The armed forces in Portugal traced their origins back
armies and military orders of medieval times. The orders
often autonomous from the state, and, because they were
during the reconquest, may have predated it. Hence, the
forces came to be thought of--and thought of
separate unit in society, independent of any civil
perhaps above it. Even at the beginning of the 1990s, the
military still had to some extent this sense of aloofness
ideals of a higher order.
The military was long the ultimate arbiter of
national politics. The armed forces were drawn into the
man-on-horseback politics of the nineteenth century.
cum civilian factions "rotated"
of national politics with frequent regularity. The armed
helped usher in the Portuguese Republic in 1910 and ended
1926. The military brought Salazar to power and served as
indispensable prop of his dictatorship.
It was the armed forces that overthrew Caetano in 1974
the MFA that launched the revolution. The MFA took pains
retain special powers by creating the Council of the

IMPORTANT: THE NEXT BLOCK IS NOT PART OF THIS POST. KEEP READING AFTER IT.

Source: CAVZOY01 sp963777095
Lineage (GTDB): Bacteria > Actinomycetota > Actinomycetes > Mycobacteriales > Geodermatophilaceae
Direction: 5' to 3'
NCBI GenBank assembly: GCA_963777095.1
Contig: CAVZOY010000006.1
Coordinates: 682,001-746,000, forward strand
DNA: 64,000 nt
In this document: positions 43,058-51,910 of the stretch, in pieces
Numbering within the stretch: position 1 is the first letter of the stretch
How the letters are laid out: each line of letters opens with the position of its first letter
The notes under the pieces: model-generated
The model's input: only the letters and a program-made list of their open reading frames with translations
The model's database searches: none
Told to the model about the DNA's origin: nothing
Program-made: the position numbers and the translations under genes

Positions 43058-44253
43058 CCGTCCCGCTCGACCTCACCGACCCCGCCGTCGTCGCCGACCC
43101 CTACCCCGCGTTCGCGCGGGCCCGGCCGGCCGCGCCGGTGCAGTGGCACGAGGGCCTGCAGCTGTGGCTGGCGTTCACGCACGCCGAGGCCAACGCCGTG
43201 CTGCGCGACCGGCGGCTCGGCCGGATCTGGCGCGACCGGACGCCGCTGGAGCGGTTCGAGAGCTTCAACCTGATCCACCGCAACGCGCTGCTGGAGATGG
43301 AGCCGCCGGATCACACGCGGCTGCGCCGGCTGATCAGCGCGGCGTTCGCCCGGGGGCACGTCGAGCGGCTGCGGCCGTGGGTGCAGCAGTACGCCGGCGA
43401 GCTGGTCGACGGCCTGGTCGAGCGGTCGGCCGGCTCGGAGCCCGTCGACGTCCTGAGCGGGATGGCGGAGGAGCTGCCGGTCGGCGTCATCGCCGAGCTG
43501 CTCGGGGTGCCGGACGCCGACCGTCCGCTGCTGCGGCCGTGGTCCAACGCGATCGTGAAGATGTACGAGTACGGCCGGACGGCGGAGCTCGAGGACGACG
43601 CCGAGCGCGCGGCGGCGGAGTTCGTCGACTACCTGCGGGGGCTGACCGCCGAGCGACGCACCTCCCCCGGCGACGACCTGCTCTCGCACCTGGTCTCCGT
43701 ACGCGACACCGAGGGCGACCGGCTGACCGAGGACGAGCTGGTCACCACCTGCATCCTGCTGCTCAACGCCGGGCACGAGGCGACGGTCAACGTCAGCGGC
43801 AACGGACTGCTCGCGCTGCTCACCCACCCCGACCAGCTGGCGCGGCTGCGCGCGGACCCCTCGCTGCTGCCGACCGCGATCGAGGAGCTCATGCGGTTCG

which guaranteed the armed forces the power to prohibit
legislation that they saw as harmful to the revolution's
democratic achievements. The military agreed, however,
powers were to be of limited duration.
During the 1980s, the political and social roles of the
forces diminished. The 1982 constitutional amendments
military's political power by abolishing the Council of
Revolution, thereby ending the military's guardianship
Portuguese politics. The National Defense Law of 1982 put
military completely under civilian control. In addition,
armed forces were significantly reduced in size and
the other hand, Portuguese officers became better
technologically sophisticated, and more professionalized.
By the beginning of the 1990s, the Portuguese armed
had a social role similar to that of armed forces in other
European countries. Only extreme events could possibly
Portugal's soldiers back into politics, although like any
interest group they did lobby to protect their interests,
benefits, budget, and position in society.
Data as of January 1993